Wednesday, June 25, 2008

Redemption Guru

When my wife started stalking the CEO of Vitro Inc., begging him to save our Baby Dream with his hand-of-god technologies, I had an aneurysm. There was white blinding snow atop a mystic ancient ice cap. I was pawing the surface in search of new-age tranquility.

And still I couldn’t stop her.

My desire for 10-toed pink perfection, my need to pass on my DNA, was as strong as hers. For the thousandth time since the start of our synchronized naked insemination schemes I chastised my brain, told it to think positive thoughts.

“Make sure you tell him about the abortion,” I reminded my wife.

She waved a backhand at me. I should know better than to bring that up, it said.

If only we’d birthed the Down’s foetus into a baby, my brain countered.

But of course she was right. The first pregnancy was easy. We couldn’t have known we were in for a famine of infertility.

Now, just as foretold by my aneurysm, here we are, mitten in mitten, feeling our way up the final peak to our last hope.

If this Redemption Guru is the quack I can’t stop thinking he is, we’ll summersault to our childish deaths, joining our Sherpa guide, who took his own life a trimester ago.

Look,” shouts my wife. “There he is!”

I’m snow-blinded. Gently sobbing, she guides my hand over his folded, up-slanting eyelids, over his protruding tongue and shortened arms, which hold a guitar. I can feel in our Guru's face the features of down’s syndrome.

He sings ‘Come Back, Baby,’ by the Ramones.


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Many writers are brave. They confront cold reality without a shudder. Borges, for example.
I am more cowardly.

Things like this happen in many a young family. Something like that happened in mine. But I'm incapable of writing about it.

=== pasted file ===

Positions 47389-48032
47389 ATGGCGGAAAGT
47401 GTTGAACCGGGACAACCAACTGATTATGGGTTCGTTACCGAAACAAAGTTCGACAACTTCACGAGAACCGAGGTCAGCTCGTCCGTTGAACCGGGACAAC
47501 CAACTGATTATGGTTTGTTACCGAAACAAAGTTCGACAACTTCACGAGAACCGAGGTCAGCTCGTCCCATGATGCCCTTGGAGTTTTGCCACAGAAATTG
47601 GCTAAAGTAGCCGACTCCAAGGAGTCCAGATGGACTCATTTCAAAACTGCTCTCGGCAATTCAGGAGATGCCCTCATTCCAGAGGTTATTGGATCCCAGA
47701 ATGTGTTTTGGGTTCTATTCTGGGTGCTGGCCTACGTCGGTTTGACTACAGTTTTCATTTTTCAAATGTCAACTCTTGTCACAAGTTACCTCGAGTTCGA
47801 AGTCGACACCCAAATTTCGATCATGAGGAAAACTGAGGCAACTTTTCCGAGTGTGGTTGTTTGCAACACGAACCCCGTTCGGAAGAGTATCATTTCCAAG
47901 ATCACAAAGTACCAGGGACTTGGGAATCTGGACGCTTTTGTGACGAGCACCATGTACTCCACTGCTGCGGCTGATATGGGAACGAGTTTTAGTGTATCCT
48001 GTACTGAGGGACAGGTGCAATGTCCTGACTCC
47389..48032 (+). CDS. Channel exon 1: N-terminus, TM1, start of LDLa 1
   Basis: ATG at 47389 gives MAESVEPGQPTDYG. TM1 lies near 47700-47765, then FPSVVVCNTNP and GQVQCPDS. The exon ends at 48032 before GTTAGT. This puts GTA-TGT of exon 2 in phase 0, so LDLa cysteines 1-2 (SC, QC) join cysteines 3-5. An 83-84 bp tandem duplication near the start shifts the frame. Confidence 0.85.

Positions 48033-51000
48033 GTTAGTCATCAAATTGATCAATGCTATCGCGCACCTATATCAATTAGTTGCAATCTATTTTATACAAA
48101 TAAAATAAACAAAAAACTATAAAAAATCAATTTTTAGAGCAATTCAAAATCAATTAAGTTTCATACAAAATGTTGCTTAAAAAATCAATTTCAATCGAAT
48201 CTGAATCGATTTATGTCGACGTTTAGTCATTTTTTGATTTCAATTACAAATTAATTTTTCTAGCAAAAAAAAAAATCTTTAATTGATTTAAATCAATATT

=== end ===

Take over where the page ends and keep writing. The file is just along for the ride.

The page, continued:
Absolute power of words here to move ones thoughts from the comfort zone Ben...stunned at the strength of longing, desire and, regret here.
Ivan: there are things i'm afraid to writer about that i have experienced. but this one here is pure fiction, sparked in my imagination by a comment an american in paris once made to me.

TWM: thanks. i wasn't sure if it worked.
This was such a sad read. Good post though.

Good luck
very powerful..
and i'm glad it's fiction..
but the yearning is not fiction..
and i think it's becoming a reality based on visiting your other blog?
Fiction, damn you, you made me tear up.

That was really sad, and got to that anxious place, I've been there.
Got worried here for a moment...

This was great. I especially liked the Sherpa line. Excellent.
This is a short but incredibly captivating read leading to the emotional end bringing the reader to the brink of tears.This was a really powerful piece.
this is brilliant! I can't even describe the way that this touched me. It makes me wonder how it would touch someone who is experiencing a similar situation. It takes a brave person to venture to the other side of writing.
Thanks MD. sad songs say so much?

Foam: the pregnancy yes, fortunately not the other stuff. we're quite excited and have no plans on genetic screening.

Lynn: hopefully it was a good story then. maybe in a different way than I thought.

Toast: i had taken that sherpa thing out and then put it back in. thought it was worth the few words it took after all.

Thanks Kissa and NS for your kind comments.
it felt to real.... gosh. Thank god the end was saved by the ramones
Redemption guide. Interesting concept. I'd be curious to know what the guy in Paris said.
CD: the ramones make a great exclamation point.

XD: i believe it was something along the lines of how people spend all this time and money on self-help and wisdom, yet for him the greatest source of wisdom was the mentally challenged people with whom he volunteered.
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